In 2016 the Kawasaki KX450F was the newest, brightest star in the 450 class. Now, two short years after it got a new chassis, new suspension and massive change, the Kawie has a different role; it’s the old-school alternative. How could a motorcycle go from cutting-edge groundbreaker to the safe-and-sane standby of the class so quickly? It wasn’t because of anything Kawasaki did. The KX450F is an island of security in a blur of rapidly changing standards. It’s as effective as a racer as it ever was but without the glamor of being the newest bike of the week.

Kawasaki has arrived at a neutral handling package that has no natural enemies.

When the KX450 was redesigned for 2016, it was already on top of the class. It had a history of finishing at the top of most shootouts, and Kawasaki didn’t want to upset the order of things. So even though the bike was mostly new, its changes were conservative. It already had most of its new-think features in place—the Showa TAC air fork and a number of electronic features. The new stuff mostly revolved around losing weight, becoming less bulky and getting new styling. The motor looked the same, but had changed offset in the top end, a new piston, a new head, a new throttle body and a new pipe. Most of the gears and even the cases had lost weight. The bike had two big improvements over its predecessor—it lost about 7 pounds, and it was 6mm narrower across the middle where you grip the bike with your knees. It was a big improvement on an already excellent motorcycle.A few years earlier Kawasaki had been first with a number of electronic features. Launch control was a Kawasaki invention that is now featured by all the major manufacturers except Honda. It’s activated by a handlebar-mounted button that you press for better traction off the start gate. The bike also lets you alter the power delivery by changing to different color-coded electronic plug-in couplers that sit behind the front number plate. Additionally, Kawasaki has an optional handheld mapping tool that lets you change fuel mapping as well as spark advance. The bike got Kawasaki’s version of traction control in 2015. This manages traction by guarding against rapid spikes in rpm. Unlike KTM’s traction control, the Kawasaki’s is always on.The KX’s most controversial technology has been in place since 2012. At its introduction, the Showa Triple Air SFF fork was considered the most sophisticated air fork offered on a production bike, and it hasn’t changed much since then. It uses a balance chamber to oppose the main air chamber and more effectively mimic the action of coil springs. Additionally, it has a low-pressure outer chamber, making it a very complicated piece of technology. The task of tuning the fork got dramatically simpler when Showa came out with a phone app that lets you simulate changes in one chamber or another and see the end results on a curve. You could, in theory, add air to all chambers and end up with a softer fork. For 2018 Kawasaki has made no significant changes to the KX450F. It’s offered against a new Suzuki, a new electric-start Yamaha and a Honda that’s newly fitted with electric start. The KTM and Husqvarna are almost unchanged for 2018, but are coming off several years of continual change. That sets up Kawasaki’s new role as the conservative choice.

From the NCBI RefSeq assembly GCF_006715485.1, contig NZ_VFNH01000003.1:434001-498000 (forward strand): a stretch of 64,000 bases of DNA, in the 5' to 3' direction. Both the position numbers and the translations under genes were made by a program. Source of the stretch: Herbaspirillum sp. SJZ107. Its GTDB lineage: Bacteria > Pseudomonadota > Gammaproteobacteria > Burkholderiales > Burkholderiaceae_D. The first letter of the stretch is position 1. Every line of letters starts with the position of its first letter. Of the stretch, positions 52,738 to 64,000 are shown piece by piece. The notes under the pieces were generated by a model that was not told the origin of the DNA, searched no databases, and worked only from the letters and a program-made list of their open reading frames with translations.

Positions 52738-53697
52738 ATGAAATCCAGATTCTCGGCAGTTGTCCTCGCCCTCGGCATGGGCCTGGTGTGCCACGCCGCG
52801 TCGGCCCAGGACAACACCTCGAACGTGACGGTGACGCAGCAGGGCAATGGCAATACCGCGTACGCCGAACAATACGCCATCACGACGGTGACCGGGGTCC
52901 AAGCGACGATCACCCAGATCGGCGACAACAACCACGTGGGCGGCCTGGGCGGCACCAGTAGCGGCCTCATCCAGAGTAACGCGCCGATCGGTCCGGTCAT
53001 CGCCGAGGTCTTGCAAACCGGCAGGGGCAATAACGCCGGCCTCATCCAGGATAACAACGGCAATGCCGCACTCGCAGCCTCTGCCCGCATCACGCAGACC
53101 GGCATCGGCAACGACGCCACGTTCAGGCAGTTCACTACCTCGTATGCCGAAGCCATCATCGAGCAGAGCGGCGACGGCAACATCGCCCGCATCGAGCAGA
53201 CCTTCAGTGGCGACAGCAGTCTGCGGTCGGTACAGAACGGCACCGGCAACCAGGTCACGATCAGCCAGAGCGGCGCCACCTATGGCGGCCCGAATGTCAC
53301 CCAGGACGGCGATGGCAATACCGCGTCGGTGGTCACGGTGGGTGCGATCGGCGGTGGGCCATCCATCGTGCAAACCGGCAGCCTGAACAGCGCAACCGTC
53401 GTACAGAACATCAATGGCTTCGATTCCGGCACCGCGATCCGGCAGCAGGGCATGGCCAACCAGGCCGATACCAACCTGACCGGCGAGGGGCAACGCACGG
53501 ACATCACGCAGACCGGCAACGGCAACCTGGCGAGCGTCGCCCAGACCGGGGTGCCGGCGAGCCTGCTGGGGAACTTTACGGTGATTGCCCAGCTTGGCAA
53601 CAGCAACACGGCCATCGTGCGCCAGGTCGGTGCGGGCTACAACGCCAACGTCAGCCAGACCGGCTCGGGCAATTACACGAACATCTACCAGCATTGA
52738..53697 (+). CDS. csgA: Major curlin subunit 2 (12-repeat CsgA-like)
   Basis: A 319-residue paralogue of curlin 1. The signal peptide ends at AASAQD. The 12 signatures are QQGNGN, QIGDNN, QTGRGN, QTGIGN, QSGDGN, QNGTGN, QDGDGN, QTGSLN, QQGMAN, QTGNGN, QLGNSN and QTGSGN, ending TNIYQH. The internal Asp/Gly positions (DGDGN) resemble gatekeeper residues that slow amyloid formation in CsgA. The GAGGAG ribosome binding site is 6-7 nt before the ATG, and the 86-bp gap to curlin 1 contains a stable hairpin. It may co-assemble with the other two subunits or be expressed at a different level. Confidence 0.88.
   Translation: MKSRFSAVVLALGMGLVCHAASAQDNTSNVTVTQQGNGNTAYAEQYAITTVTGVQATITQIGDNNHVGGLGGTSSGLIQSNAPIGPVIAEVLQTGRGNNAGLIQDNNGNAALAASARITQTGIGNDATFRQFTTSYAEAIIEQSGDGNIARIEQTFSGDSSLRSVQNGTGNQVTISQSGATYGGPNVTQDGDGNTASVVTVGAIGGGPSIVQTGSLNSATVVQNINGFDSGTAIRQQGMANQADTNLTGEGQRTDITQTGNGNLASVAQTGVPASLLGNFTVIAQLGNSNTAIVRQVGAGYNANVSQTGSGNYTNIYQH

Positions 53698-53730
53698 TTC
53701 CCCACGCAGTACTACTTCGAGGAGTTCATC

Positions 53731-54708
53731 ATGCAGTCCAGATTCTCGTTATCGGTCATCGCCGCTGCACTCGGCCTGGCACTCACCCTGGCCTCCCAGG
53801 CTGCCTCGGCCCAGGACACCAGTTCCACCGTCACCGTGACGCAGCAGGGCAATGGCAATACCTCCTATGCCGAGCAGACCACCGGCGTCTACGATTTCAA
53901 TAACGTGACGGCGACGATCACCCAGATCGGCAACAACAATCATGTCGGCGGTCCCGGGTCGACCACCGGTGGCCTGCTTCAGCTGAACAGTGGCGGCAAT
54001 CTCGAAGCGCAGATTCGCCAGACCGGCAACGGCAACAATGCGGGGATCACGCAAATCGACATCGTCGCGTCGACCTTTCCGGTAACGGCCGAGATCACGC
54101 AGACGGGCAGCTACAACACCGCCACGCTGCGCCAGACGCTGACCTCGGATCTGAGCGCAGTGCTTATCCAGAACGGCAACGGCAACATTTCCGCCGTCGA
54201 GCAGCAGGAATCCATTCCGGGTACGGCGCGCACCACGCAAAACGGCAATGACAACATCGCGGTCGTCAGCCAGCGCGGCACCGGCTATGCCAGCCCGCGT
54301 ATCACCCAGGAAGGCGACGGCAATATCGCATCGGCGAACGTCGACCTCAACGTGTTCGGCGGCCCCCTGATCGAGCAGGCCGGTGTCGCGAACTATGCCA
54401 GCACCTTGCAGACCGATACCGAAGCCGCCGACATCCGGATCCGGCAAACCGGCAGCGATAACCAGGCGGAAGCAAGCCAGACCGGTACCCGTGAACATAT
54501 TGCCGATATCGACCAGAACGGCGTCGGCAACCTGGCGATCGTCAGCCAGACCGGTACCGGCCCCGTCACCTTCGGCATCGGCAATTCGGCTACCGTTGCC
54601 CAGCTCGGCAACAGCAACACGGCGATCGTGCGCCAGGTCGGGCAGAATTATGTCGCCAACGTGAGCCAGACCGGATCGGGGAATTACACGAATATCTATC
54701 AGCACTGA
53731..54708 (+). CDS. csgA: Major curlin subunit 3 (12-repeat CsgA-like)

Two years after a major revision, Kawasaki has assumed the most conservative role in the 450 market.